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Stories from the Trail

By Levi,* REACH North Africa team leader

Greetings in the name of the Father!

It has been some time since I’ve updated you. Over the past three weeks we went out into the mountains trekking from village to village; and therefore, I have been “out of the office” so to speak for the last few weeks. If there is one thing I can say that is consistent about the trail, it’s that no day will ever go according to plan.

However, I’m getting ahead of myself here! Let’s back up to the beginning. Why do we do this? We go trekking into the mountains to share the love of Christ with those in the villages. When I came to North Africa last year in REACH, our whole purpose was to go out and walk into the mountains and share the Good News. This year we’re focusing on going trekking and working with agricultural projects, but our reason for doing both is the same.

Trails I Once Did Know

(Walking in the Spirit)

Stepping off the bus I go,

Back to trails I once did know.

Down the valleys dark and deep,

Then up the mountains cold and steep,

Where the air is brisk and thin

Pushed along by flowing wind.

In empty plains laden with rocks

That bruise your feet and rip your socks

Where shepherds raise and graze their flocks

And seldom a foreigner ever walks.

These are the places we must go,

Sowing seeds that all may know!

Following stars throughout the night,

Dimly reflecting the heavens light.

Walk when dawn comes over land,

Over river, over sand.

Keep going! Just keep going!

Seek the Spirit ever knowing

Down to valleys dark he’ll lead,

Down to places where light is in need.

Out to the houses on the hills

With fires to warm your chills.

Where we’ll stay, never knowing!

Keep going! Just keep going!

Stepping of the bus I go,

Back to trails I once did know.

There is a passage that we keep in mind, coming from the words of the great Shepherd himself. “As you go, preach this message: The kingdom of heaven is near. Heal the sick, raise the dead, cleanse those who have leprosy, drive out demons. Freely you have received, freely give… Whatever town or village you enter, search for some worthy person there and stay at his house until you leave. As you enter the home, give it your greeting. If the home is deserving, let you peace rest on it; if it is not, let your peace return to you…” (Mt. 10). We go into the mountains to share the Good News, but we also go out to push back the darkness and proclaim the light.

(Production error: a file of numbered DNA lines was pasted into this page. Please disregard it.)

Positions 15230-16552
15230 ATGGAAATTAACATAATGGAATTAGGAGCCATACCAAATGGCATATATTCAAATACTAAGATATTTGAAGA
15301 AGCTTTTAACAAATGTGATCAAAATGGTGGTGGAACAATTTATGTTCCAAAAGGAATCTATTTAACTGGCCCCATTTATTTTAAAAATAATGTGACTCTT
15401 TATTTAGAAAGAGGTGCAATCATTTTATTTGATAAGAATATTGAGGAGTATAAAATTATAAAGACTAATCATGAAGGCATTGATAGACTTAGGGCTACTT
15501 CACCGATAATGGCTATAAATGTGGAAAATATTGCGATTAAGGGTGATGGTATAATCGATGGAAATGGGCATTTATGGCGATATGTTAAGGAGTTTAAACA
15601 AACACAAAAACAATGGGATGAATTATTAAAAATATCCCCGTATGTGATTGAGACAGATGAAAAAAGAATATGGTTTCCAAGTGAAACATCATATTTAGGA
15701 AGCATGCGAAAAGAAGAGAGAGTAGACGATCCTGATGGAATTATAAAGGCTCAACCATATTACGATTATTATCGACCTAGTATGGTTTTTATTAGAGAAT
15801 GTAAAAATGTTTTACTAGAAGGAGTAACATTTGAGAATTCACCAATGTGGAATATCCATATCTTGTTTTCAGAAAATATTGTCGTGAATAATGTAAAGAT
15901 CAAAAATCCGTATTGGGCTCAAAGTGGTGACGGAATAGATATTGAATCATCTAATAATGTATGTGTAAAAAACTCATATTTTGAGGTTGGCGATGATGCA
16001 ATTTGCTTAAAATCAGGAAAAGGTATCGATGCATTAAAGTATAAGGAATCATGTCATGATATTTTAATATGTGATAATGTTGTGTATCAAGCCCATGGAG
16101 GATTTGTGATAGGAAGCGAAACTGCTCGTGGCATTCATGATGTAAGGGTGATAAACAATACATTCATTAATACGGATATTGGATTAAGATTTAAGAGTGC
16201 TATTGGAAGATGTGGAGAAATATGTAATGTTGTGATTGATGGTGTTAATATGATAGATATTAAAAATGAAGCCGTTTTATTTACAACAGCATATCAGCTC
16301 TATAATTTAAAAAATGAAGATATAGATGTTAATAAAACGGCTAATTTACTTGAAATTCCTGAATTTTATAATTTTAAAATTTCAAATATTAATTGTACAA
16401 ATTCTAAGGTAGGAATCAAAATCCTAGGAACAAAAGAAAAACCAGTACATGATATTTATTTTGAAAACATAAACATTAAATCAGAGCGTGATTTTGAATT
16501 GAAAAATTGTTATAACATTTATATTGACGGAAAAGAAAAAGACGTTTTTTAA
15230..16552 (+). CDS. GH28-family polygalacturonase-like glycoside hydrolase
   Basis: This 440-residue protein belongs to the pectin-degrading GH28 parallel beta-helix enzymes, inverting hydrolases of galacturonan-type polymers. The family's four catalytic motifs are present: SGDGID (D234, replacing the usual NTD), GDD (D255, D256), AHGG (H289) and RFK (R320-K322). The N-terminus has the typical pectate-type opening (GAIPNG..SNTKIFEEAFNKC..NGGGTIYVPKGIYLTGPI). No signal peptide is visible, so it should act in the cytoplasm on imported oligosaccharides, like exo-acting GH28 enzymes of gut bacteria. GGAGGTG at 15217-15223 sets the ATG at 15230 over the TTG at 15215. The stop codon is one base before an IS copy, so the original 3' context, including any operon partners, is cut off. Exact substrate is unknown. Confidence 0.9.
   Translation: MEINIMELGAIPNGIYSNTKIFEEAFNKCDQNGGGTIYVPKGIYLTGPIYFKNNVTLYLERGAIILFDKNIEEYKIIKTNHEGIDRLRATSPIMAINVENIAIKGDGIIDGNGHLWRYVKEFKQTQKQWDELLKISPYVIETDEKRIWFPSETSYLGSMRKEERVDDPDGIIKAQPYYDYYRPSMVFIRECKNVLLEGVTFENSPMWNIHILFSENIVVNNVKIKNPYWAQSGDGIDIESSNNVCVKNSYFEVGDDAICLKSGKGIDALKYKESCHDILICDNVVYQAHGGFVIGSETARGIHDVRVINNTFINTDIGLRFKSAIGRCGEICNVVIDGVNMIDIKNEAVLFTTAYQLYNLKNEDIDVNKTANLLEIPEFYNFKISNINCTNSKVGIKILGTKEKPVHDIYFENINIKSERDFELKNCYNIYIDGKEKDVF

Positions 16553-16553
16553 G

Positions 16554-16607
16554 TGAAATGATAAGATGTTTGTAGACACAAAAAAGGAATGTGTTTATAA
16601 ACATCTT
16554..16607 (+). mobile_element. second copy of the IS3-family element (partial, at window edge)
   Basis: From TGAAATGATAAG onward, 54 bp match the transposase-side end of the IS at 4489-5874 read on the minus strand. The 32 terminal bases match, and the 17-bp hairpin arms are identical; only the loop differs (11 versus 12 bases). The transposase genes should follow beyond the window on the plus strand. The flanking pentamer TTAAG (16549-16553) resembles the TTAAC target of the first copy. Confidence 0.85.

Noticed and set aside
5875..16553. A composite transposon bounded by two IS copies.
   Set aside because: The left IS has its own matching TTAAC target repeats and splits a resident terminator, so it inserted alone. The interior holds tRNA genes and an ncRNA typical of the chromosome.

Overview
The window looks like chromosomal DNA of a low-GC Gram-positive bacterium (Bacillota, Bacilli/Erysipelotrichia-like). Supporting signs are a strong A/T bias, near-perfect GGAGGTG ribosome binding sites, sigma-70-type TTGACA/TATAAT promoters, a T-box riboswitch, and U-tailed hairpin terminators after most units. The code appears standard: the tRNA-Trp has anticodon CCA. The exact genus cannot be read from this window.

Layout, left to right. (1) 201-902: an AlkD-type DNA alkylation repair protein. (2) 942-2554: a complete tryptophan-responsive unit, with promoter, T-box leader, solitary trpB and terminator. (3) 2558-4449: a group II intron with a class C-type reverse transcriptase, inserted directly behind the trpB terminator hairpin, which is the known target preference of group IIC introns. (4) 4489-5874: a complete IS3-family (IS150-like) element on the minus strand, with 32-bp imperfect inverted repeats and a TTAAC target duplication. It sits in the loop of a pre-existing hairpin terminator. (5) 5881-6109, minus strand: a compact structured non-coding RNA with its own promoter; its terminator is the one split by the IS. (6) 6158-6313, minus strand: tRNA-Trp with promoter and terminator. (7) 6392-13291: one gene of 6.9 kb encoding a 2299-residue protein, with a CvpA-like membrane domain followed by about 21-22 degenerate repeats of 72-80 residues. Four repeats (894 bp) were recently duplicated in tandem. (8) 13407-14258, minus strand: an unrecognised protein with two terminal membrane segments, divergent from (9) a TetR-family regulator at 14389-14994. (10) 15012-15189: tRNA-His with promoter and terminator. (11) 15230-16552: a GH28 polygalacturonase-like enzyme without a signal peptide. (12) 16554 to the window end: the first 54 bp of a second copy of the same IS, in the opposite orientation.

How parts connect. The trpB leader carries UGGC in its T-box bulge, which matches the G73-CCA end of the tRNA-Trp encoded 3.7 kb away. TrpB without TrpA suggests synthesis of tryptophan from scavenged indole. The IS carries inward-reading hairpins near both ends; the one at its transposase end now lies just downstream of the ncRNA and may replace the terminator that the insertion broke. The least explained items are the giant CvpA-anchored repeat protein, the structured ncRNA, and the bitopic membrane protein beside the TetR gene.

One story from our trek is so encouraging and I am so excited to tell you about it! It happened on day 13 of the trek. By this point we had switched partners and I was now trekking with Asher. We were heading out into the mountains to see a friend I had spent time with last year. It wasn’t a bad hike, we only had to do somewhere around 9-10 kilometers that day. We walked seven of those kilometers along the road, and then turned off down one of the donkey trails that led up to one of the villages.

Unfortunately the local authority also saw us turn off, and he came up to us and asked us where we were going. He questioned us for a while, but eventually sent us on our way. I had no idea if my friend would be there or not and I had no way of reaching him, so we were simply going in hopes of him being there. Unfortunately he was not. However, from atop the hill I could see his father who was herding their cows.

When his father spotted me he drove his cows down the mountain then took off running. He ran all the way down the hill to me, crashing into me and giving me a huge hug! He kissed my cheeks and pulled me in for a long hug and wouldn’t let me go. I felt like a long lost son who had finally returned home! It was quite the welcome! My friend didn’t have much. He had no electricity, so we sat and talked by the fire’s light. After going through the basic greetings and talking about our families he asked me, “do you still have your Injeel?” (Injeel, pronounced in-geel, is the Arabic word for the Bible. Technically it only refers to the gospels, but most locals here refer to the entire Bible as the Injeel.) I very excitedly said yes and went and pulled it from my pack and handed it to him. Though it was in English he leafed through it and studied it carefully with much reverence. He brought in his youngest son, around the age of 14, and told him “this is the book of Jesus.” After looking through it for a while he carefully put it back on the table and asked me, “Would you like a candle so you can study again?” I was quite surprised actually. Out of all the things he remembered about me he remembered that last year when I was there, Danny and I had pulled out our Bibles to have our time of devotions and he had brought us a candle so we could see. He had asked us many questions and was very curious, and somehow that was a very vivid memory for him. I suppose we never know how the Father is going to speak to people!

Father, help me to be in tune with your Spirit. Continue to work in this country! May your name be sung from the mountain tops and declared on the shorelines. Thank you for allowing me to join you in your kingdom work today, Father. And thank you also for your patience with me. I love you, Amen.